If you're adding a little bit the subtle nuances probably won't matter, if you're trying to bump abv by 1% then the sucrose might stress your yeast out a little more than dextrose leading so more ester(flavor/smell) production

Another thing to consider is that working over your yeast a second time might make more go to sleep and you will have less active yeast when it comes to prime time.

So why are you trying to add the sugar to the batch?

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Old 06-27-2012, 03:03 PM   #4
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Glucose has been shown to lead to the production of more esters compared to a low-glucose wort. This is glucose specific, sucrose does not do this. I suspect that when the old Belgian brewers started to add sugars to their beers, it may partly have been to get the beers to have a drier finish, but equally so to promote ester formation (and cost and weird alcohol taxes). Fast forward to modern times, and seems that many homebrewers are unaware of the role in ester formation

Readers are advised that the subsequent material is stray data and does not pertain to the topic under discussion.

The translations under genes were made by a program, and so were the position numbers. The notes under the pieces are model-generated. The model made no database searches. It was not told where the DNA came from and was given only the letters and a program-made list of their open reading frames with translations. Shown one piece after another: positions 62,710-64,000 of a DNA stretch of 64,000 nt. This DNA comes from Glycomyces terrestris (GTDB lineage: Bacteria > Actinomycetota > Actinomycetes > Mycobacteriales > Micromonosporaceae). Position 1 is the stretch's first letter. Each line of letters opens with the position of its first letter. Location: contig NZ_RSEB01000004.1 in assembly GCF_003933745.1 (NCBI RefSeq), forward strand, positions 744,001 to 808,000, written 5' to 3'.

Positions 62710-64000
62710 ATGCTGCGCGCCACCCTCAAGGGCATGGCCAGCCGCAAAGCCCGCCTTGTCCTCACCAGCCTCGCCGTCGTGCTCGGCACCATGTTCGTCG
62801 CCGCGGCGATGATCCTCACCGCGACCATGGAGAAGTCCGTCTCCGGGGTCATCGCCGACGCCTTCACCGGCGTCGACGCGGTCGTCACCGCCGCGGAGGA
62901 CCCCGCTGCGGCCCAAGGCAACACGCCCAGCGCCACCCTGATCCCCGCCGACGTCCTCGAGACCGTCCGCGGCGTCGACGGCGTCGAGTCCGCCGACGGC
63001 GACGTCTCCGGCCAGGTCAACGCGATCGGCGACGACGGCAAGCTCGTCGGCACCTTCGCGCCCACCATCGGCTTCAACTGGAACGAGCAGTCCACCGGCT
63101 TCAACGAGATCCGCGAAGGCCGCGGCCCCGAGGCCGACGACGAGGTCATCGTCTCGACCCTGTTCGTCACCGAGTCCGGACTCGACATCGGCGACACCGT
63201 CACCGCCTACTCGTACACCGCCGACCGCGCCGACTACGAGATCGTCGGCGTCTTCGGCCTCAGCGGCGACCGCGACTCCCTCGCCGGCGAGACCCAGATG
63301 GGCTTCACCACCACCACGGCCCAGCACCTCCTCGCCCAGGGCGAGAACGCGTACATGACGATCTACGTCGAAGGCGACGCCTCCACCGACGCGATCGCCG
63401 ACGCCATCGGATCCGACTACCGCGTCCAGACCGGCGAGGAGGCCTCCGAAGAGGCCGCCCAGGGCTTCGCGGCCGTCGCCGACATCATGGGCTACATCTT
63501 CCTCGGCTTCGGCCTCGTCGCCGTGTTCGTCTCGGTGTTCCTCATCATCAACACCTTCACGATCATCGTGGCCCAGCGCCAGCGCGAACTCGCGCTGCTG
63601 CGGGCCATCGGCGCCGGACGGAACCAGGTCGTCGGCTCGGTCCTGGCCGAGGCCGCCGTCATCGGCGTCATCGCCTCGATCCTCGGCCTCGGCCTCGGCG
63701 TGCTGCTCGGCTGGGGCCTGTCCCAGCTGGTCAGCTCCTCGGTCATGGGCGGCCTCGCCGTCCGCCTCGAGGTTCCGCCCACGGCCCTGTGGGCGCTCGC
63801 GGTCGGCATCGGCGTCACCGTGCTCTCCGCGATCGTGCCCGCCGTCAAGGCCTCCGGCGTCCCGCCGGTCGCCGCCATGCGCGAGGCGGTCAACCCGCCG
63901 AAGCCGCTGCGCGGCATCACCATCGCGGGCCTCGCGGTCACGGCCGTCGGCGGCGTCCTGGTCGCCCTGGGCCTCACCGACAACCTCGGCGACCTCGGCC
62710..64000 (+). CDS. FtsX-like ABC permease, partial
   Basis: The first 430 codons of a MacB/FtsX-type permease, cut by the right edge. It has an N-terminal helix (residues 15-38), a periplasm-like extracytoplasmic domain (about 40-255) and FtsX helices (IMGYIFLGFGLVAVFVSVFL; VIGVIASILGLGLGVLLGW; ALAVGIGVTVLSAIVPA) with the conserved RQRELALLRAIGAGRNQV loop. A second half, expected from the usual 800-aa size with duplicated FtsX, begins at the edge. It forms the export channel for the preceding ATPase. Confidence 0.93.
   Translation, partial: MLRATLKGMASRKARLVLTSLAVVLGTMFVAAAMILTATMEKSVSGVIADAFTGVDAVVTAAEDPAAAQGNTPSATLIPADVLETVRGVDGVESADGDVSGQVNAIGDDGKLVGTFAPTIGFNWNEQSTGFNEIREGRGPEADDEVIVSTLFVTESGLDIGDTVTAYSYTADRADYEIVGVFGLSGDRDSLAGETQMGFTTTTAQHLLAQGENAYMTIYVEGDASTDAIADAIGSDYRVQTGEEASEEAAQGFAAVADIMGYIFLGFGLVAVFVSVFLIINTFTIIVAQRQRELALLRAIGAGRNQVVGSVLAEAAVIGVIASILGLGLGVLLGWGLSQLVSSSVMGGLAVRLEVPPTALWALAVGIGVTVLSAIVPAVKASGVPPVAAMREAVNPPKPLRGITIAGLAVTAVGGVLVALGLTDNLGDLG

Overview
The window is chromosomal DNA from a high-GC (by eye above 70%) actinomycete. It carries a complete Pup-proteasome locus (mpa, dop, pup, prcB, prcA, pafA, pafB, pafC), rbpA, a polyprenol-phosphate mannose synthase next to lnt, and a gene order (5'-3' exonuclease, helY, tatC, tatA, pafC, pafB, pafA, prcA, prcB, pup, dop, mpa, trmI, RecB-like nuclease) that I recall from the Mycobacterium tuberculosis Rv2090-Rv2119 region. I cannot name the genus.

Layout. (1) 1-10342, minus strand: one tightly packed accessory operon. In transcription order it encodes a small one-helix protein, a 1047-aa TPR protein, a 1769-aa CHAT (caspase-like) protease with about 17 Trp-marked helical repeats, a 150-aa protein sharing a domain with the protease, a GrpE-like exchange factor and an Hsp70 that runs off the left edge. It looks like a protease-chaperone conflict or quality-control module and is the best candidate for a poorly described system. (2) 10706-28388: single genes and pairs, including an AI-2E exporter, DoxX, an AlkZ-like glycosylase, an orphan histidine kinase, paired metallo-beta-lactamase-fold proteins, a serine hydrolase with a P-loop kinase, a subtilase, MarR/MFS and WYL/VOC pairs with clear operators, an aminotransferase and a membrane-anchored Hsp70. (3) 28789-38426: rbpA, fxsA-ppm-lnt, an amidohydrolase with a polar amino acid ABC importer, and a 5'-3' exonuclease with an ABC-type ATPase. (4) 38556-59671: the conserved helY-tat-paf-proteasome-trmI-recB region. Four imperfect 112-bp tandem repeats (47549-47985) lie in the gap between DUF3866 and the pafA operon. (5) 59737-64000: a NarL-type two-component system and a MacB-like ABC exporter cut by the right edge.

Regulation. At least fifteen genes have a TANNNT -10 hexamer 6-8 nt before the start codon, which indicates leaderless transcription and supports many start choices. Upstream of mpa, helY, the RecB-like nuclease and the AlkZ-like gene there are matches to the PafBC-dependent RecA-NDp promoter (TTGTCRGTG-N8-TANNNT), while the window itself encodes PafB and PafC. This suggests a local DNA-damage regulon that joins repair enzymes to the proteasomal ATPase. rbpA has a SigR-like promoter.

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Old 06-27-2012, 03:08 PM   #5
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Interesting information!

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Old 06-27-2012, 03:09 PM   #6
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Another aspect to concider is taste. the Pepsi/ Mt. Dew throw back sodas re introduced last year are a good example. Modern day Pepsi is make for corn sugar, the throw backs were made with cane sugar. Which one do you like better. Not sure on the taste difference that would be in beer making.
BTW corn sugar disolves faster than cane sugar.

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Old 06-27-2012, 03:26 PM   #7
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How active is your yeast? If its been in primary for a month, it's probably not that active. Adding sugars at this point will likely stress whatever yeast remains which will then produce eaters you may not want; Ye newly added sugars may not completely ferment out if most the yeast has gone dormant and you'll have a cloyingly sweet beer; or a combination of the two.